Vitamin K is mainly known as an agent involved in blood coagulation, maintaining the activity of coagulation factors in the liver. In addition, epidemiological studies suggested that a lack of vitamin K is associated with several diseases, including osteoporosis and vascular calcification. There are two main kinds of vitamin K: Phylloquinone (or PK) and Menaquinones (MKn), both act as co-enzyme of y-glutamyl carboxylase (GGCX) transforming under-carboxylated in carboxylated vitamin K dependent proteins, such as Bone Gla Protein (or Osteocalcin) and Matrix Gla Protein. Recently, Vitamin K was also identified as a ligand of the nuclear steroid and xenobiotic receptor (SXR) (in murine species Pregnane X Receptor: PXR), expressed in osteoblasts. The purpose of this literature review is to evaluate the protective role of Vitamin K in bone and vascular health.

The Role of Vitamin K Status in Cardiovascular Health: Evidence from Observational and Clinical Studies.

Vitamin K is a fat-soluble vitamin required for the activation of several vitamin K-dependent proteins to confer functioning. A growing body of evidence supports that vitamin K has beneficial effects on bone and cardiovascular health. This review summarizes key evidence on vitamin K status as measured by circulating measures and cardiovascular outcomes.

Overall, observational studies indicate that low vitamin K status as measured by high dephosphorylated uncarboxylated matrix gla protein concentrations plays a potential role in cardiovascular disease development, particularly in high-risk and chronic kidney disease populations. Very few vitamin K intervention trials have been conducted with cardiovascular-related outcomes. A couple of intervention trials studied the effect of the combination of vitamin D + K supplementation, which might have synergistic effects compared to vitamin K supplementation alone.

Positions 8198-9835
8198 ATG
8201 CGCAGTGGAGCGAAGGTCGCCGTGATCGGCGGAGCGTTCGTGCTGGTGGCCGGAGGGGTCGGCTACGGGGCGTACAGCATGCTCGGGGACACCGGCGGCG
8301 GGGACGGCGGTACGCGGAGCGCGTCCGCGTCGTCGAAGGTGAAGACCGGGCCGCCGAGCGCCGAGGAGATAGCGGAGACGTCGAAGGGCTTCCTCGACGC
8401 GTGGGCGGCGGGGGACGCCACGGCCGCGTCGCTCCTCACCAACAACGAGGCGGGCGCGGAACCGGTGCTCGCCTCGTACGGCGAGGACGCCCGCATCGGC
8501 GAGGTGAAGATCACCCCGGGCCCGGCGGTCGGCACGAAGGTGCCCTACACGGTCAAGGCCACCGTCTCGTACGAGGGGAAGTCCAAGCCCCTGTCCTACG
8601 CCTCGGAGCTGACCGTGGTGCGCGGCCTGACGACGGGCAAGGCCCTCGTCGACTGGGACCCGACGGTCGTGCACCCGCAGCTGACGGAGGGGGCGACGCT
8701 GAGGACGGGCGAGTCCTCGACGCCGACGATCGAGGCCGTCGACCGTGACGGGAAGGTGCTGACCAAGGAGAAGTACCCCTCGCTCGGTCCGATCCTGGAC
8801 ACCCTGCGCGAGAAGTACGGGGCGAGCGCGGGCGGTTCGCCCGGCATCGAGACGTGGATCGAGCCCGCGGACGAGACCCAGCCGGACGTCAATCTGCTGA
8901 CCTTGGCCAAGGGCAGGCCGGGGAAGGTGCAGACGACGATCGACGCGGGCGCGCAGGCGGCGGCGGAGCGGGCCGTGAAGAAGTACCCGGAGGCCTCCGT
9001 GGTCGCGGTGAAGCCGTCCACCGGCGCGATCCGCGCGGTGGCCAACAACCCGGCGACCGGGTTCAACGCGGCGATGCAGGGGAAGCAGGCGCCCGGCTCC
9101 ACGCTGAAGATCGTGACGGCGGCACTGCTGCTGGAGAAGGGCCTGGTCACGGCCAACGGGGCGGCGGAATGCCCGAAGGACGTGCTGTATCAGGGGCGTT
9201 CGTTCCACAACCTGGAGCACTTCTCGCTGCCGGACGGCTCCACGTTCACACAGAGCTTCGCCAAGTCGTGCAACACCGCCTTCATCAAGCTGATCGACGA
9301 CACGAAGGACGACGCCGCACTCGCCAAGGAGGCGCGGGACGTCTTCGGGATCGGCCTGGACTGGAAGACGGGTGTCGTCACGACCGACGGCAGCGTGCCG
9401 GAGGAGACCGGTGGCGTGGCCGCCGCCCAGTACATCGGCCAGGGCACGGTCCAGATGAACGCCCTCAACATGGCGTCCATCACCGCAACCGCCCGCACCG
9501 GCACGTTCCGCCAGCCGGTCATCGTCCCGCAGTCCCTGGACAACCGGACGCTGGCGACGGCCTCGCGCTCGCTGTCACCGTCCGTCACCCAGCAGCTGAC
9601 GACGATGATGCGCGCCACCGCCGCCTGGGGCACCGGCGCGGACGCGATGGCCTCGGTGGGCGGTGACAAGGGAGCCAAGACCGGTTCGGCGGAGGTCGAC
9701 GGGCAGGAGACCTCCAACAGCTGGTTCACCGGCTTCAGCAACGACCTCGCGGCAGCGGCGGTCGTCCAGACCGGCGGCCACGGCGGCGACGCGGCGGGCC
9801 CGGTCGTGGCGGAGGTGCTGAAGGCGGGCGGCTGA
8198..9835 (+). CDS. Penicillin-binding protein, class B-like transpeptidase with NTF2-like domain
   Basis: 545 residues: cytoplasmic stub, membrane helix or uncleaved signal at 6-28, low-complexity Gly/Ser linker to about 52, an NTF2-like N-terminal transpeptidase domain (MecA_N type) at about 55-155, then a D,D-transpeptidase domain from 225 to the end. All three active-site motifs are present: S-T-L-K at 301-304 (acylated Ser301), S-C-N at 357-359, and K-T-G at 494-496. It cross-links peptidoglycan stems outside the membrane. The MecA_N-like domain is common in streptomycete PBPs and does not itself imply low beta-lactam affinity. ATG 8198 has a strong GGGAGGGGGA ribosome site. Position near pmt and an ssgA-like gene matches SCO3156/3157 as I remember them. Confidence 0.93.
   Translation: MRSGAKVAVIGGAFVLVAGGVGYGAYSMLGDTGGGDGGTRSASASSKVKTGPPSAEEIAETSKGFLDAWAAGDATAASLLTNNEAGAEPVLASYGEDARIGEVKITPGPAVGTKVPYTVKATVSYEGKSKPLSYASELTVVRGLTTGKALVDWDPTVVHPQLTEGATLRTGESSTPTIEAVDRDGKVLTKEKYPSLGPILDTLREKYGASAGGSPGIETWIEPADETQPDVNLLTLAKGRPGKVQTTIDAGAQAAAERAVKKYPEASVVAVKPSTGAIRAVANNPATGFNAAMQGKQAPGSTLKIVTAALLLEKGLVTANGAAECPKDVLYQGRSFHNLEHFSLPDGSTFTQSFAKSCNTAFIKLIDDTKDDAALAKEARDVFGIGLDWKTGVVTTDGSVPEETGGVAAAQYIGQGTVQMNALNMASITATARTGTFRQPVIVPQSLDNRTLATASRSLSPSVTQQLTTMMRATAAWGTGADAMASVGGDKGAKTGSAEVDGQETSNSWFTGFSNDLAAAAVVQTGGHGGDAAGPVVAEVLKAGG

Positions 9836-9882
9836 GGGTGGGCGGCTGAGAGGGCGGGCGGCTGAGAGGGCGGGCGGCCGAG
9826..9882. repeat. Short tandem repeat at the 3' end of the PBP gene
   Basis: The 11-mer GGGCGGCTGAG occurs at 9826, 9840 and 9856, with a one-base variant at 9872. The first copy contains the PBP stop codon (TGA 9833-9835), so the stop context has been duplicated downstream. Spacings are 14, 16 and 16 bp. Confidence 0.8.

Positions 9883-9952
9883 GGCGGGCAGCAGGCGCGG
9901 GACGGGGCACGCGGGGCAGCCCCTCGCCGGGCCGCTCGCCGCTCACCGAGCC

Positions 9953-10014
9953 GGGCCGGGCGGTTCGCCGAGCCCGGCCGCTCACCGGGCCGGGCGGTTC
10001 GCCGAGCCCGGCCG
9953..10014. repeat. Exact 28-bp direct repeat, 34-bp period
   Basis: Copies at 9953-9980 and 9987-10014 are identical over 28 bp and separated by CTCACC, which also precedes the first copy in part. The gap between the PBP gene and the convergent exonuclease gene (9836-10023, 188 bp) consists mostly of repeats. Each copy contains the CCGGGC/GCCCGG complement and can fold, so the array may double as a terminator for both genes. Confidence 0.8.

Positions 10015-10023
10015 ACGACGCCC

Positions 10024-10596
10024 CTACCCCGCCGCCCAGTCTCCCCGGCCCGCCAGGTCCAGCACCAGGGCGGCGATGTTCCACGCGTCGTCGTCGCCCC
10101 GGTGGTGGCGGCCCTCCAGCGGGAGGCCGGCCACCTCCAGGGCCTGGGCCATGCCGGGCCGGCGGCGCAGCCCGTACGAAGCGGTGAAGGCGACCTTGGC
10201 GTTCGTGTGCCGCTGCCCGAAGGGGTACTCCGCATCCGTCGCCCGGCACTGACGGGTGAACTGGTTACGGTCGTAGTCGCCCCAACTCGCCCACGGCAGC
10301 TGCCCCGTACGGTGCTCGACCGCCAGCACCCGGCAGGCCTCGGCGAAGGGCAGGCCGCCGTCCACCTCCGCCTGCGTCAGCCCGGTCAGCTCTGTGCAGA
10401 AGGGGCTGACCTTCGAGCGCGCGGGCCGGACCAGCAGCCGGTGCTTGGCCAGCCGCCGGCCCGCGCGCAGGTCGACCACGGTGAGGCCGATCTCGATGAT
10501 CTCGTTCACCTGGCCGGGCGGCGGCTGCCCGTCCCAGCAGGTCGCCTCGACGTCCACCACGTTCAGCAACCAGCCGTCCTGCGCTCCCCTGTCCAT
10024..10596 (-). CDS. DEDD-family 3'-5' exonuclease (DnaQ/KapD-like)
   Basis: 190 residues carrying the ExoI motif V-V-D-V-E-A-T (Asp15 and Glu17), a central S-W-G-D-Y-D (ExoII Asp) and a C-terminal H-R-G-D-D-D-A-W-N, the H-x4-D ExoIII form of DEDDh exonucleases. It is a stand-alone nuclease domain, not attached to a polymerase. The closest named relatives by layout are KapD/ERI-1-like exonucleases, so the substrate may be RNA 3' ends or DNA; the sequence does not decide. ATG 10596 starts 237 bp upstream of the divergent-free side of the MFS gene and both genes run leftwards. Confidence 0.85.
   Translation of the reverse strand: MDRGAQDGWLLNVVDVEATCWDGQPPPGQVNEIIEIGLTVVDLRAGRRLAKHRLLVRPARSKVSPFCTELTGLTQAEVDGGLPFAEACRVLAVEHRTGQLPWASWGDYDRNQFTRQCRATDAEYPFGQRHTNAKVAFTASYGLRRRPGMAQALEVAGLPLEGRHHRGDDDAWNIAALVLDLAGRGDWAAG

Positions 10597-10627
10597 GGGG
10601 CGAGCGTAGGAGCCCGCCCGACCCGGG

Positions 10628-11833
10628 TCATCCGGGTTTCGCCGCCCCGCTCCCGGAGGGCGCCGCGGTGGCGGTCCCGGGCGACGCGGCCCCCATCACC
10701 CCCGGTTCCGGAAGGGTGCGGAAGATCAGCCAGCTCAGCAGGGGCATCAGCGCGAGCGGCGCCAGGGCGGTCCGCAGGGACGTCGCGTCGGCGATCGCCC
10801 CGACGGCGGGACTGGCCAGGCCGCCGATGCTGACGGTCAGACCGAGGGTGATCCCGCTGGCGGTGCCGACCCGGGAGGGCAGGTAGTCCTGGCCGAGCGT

Assessing vitamin K status in prospective studies and well-designed randomized trials would provide important insight whether vitamin K is causally related to vascular calcification and cardiovascular disease.

Vitamin K and its analogs: Potential avenues for prostate cancer management.

Epidemiological studies have demonstrated a relationship between cancer incidence and dietary habits. Especially intake of certain essential nutrients like vitamins has been shown to be beneficial in experimental studies and some clinical trials. Vitamin K (VK) is an essential nutrient involved in the blood clotting cascade, and there are considerable experimental data demonstrating its potential anticancer activity in several cancer types including prostate cancer. Previous in vitro and in vivo studies have focused mainly on anti-oxidative effects as the underlying anticancer mechanism of VK. However, recent studies reveal that VK inhibits the growth of cancer cells through other mechanisms, including apoptosis, cell cycle arrest, autophagy, and modulation of various transcription factors such as Myc and Fos. In the present review, we focus on the anticancer effect of dietary VK and its analogs on prostate cancer, with an emphasis on the signaling pathways that are activated following exposure to these compounds. This review also highlights the potential of VK and its derivatives as an adjuvant treatment in combination with other vitamins or with chemotherapeutic drugs. Based on our recent results and a review of the existing literature, we present evidence that VK and its derivatives can potentially be explored as cancer therapy, especially for prostate cancer.